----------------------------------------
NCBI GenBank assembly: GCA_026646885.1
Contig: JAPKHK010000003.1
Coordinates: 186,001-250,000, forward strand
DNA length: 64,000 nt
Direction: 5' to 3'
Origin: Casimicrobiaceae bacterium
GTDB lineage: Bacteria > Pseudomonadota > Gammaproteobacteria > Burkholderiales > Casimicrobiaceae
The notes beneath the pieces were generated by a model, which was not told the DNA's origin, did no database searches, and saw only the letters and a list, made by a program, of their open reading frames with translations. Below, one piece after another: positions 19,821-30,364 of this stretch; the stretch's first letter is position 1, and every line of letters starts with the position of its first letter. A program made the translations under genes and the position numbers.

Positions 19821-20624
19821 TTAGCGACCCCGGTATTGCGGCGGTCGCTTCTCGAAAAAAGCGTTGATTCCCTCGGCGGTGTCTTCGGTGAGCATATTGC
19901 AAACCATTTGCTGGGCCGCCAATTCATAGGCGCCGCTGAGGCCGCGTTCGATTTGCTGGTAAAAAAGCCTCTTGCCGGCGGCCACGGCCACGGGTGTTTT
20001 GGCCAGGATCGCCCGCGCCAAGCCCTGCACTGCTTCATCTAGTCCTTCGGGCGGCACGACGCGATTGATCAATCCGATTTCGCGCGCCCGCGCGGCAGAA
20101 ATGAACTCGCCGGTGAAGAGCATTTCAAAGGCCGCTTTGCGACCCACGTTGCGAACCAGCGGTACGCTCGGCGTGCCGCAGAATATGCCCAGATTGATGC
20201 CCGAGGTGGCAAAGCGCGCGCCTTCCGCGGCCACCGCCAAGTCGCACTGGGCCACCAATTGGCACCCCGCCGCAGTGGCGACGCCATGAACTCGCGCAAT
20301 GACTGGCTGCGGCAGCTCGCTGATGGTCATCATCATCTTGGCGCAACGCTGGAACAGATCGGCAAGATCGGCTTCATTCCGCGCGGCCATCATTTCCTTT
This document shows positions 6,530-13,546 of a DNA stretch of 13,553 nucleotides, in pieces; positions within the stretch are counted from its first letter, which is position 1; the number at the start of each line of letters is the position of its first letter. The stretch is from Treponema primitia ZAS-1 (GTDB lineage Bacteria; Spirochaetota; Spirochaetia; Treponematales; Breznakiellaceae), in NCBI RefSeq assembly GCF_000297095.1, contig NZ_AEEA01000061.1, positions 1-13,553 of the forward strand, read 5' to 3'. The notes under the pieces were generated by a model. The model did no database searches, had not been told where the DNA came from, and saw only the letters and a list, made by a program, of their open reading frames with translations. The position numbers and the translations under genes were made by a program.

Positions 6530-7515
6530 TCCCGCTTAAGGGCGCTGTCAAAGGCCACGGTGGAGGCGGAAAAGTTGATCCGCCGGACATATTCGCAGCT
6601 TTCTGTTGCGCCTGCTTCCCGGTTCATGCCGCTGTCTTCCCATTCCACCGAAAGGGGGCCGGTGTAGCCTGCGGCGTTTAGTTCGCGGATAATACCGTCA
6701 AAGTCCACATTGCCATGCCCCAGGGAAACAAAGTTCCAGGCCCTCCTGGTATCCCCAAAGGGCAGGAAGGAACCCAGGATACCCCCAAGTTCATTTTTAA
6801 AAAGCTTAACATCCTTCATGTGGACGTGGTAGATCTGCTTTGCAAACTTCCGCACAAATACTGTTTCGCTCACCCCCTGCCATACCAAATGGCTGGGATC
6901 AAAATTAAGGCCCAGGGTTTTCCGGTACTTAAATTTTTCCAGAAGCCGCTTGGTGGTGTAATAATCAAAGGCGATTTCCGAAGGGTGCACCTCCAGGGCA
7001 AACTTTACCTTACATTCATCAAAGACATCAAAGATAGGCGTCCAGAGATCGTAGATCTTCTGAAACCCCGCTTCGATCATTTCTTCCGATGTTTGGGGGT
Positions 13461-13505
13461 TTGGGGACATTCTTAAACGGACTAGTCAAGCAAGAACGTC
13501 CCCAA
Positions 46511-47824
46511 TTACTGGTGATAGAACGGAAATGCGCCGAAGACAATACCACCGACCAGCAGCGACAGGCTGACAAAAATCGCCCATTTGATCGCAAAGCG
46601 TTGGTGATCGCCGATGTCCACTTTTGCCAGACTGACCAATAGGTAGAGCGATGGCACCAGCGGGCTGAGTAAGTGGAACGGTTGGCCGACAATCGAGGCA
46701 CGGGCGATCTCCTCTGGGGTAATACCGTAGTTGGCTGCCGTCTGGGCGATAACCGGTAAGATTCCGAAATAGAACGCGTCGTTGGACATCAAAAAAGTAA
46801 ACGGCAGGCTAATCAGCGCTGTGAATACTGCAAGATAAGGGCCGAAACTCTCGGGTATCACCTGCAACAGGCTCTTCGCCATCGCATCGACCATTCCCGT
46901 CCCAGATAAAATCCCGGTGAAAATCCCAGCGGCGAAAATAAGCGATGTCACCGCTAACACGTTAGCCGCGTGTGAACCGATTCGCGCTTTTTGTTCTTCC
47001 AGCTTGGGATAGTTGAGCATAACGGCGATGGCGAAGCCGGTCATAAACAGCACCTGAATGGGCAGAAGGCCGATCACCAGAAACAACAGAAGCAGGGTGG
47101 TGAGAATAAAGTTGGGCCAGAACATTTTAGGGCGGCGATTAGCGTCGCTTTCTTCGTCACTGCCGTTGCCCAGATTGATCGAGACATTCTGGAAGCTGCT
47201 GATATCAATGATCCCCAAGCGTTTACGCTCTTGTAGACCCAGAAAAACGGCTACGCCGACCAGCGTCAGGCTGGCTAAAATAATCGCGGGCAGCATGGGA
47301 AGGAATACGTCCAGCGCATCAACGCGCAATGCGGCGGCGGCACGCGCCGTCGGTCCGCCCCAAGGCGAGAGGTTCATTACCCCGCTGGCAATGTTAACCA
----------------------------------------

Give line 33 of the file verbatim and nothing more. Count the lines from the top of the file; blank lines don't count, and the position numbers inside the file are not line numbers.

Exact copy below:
47001 AGCTTGGGATAGTTGAGCATAACGGCGATGGCGAAGCCGGTCATAAACAGCACCTGAATGGGCAGAAGGCCGATCACCAGAAACAACAGAAGCAGGGTGG